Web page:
Basically, I get no sound whatsoever from my speakers. I've tried playing with everything I can think of, to no avail. (Yes, I've also mucked around with YaST and removed the sound card and re-added it, also to no avail.)
So, perhaps it's off to get some other sound card and try that. Fingers crossed.
Thanks again: it's appreciated.
 
Old 10-06-2004, 11:02 AM   #5
ceg4048
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OK Richard, as you wish. Before you spend money though I would try PEACEDOG's suggestion and have him look at your configuration (I told you the gurus would have a command line magic spell and he does! Incredible).

Check this out just for learning experience. Open Konsole or terminal of choice, and lets say your terminal prompt, when opened shows something like this:

linux:/home/richard #

Type PEACEDOG's command but in addition I found this cool trick where you can send the output of the command directly to a file. The expression is "> filename"

If you were to issue his command "/sbin/lspci -v" you'd get a whole string of (apparently) useful data scrolling by. But if you add "> filename.txt" you generate a txt file in the same directory with the same data. On the terminal the command would look something like this:

linux:/home/richard # /sbin/lspci -v > mumbojumbo.txt

This creates a text file called mumbojumbo.txt in your /home/richard directory. I close terminal immediately to avoid a migrane and I fire up the GUI file manager. After navigating to /home/richard/ in the file manager clicking on this text file I can see the same useful data. It looks like configuration and identification data about vga card, usb controllers, network card, everything on or connected to the motherboard. The sound card data is there as well. In my case it shows this:

0000:00:0e.0 Multimedia audio controller: Ensoniq 5880 AudioPCI (rev 02)
Subsystem: Ensoniq Creative Sound Blaster AudioPCI128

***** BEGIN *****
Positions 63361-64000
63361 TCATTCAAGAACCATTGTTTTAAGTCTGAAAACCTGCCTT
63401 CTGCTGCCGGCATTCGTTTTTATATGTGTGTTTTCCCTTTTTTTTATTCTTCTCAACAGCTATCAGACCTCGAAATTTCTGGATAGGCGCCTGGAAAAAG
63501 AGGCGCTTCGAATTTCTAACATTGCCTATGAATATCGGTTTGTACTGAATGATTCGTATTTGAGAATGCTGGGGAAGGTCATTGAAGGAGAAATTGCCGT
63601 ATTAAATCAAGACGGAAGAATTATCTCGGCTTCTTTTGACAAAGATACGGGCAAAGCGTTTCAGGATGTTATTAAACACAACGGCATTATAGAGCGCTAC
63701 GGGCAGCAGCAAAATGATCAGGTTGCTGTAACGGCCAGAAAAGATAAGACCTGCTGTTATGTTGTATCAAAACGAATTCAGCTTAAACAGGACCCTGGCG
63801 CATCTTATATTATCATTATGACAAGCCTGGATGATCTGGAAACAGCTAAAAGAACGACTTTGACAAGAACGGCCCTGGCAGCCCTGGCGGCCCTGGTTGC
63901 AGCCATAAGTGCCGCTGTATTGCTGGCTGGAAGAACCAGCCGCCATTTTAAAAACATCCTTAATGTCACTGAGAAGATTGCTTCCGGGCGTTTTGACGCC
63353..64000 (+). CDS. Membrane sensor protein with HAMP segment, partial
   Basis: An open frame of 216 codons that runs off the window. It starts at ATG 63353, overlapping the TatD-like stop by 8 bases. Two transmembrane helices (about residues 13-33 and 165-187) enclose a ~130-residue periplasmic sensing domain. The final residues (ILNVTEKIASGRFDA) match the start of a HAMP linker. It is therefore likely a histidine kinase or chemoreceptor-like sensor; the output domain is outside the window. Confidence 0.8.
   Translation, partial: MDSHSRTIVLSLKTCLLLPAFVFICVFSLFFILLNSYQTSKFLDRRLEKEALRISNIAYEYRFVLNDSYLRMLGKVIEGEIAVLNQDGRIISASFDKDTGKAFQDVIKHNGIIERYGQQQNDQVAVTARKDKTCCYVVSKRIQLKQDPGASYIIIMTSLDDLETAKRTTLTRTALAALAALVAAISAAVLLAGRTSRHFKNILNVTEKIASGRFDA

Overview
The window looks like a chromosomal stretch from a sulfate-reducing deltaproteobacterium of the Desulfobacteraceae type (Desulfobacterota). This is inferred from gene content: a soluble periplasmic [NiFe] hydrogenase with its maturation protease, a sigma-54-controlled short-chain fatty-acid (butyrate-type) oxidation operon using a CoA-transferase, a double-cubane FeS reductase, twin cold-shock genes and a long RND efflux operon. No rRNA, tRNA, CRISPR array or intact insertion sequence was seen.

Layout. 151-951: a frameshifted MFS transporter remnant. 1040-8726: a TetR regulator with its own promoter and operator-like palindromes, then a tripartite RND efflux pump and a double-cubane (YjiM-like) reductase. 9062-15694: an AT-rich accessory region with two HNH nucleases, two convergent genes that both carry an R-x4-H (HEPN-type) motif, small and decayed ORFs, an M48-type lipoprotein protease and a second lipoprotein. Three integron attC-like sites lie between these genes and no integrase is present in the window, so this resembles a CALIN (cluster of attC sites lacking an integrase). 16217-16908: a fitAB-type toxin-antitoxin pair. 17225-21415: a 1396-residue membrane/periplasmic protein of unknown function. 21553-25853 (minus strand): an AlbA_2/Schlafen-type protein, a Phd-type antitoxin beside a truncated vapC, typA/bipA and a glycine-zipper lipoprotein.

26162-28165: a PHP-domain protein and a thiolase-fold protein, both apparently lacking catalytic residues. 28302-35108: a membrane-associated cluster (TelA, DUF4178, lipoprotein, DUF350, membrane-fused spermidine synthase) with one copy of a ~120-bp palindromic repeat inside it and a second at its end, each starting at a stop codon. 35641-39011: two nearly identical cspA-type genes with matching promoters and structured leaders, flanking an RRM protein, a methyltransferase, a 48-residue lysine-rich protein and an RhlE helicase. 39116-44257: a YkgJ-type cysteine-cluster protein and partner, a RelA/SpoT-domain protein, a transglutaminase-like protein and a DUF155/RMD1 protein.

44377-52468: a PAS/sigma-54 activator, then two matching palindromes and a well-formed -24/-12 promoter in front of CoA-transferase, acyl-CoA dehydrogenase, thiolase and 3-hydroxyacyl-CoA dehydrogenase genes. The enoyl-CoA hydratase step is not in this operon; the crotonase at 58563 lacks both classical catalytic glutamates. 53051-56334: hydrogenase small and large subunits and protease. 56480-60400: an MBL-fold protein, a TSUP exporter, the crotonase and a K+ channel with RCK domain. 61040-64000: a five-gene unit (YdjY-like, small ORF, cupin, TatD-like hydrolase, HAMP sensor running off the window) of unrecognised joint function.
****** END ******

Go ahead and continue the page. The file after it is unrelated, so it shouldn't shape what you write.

Flags: bus master, slow devsel, latency 32, IRQ 5
I/O ports at ec00
Capabilities: [dc] Power Management version 1

It would be interesting to see what your machine shows. It only takes a second and maybe PEACEDOG can figure out additional spells! Cool (I never even knew I had a Ensoniq!). Don't spend more money yet!

Cheers,
 
Old 10-06-2004, 12:33 PM   #6
rgbrock1
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Peacedog and CEG4048: I will post my sound card config later as I am at work and don't have access to my PC at home. Normally I do have access when I boot to Linux, via ssh, but my wife decided to reboot this morning to,
gulp, Windblows XP.
Thanks for all your help: I appreciate it.
 
Old 10-06-2004, 01:29 PM   #7
J.W.
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Several thoughts in addition to the excellent comments already posted:

1. The lack of sound may simply be due to your volume settings being muted. Run alsaconf and alsamixer, and make sure the volume settings are turned up. Use the up/down arrow keys to adjust the volume, and the left/right arrow keys to move through the various volume settings.

2. Also check the "obvious" department - are your speakers plugged in and turned on, is the cable plugged into the correct jack on your sound card, are the speaker volume knobs turned up, is the volume control slider bar on your player (XMMS, etc turned up, etc. (What I mean by this last point is that the various sound players have their own volume controls)

3. If you've got both onboard sound and a separate sound card, it's probably best to disable the onboard sound in your BIOS. Not doing that can sometimes lead to conflicts.

Good luck with it -- J.W.
 
Old 10-06-2004, 01:33 PM   #8
rgbrock1
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J.W.

Iwill indeed check the volume settings. Seems kind of obvious but not something I looked at!

Yes, the speakers are correctly connected and the volume has been turned waaay up.

I'm not sure if I have both a sound card and on board sound but that's something else I should check.

Thanks for the suggestions: I appreciate it.
 
Old 10-06-2004, 05:14 PM   #9
rgbrock1
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Peace Dog,

Here is the output of the /sbin/lspci -v command. I've only included the info pertinent to my sound card:

0000:02:08.0 Multimedia audio controller: Creative Labs [SB Live! Value] EMU10k
1X
Subsystem: Creative Labs: Unknown device 1003
Flags: bus master, medium devsel, latency 64, IRQ 11
I/O ports at dc40
Capabilities: <available only to root>

0000:02:08.1 Input device controller: Creative Labs [SB Live! Value] Input devi
ce controller
Subsystem: Creative Labs: Unknown device 1003
Flags: bus master, medium devsel, latency 64
I/O ports at dc68
Capabilities: <available only to root>

Thanks
 
Old 10-06-2004, 06:00 PM   #10
Peacedog
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This may help you get things going along with J.W.'s suggestions from post # 7.

http://www.alsa-project.org/alsa-doc...module=emu10k1

Just for the record, there is no magic here, nor am I a guru, it's simply a title. I am just another user, trying to help others, and learn as I go. Armed with the link, and the earlier suggestions, hopefully we'll get you going.
good luck.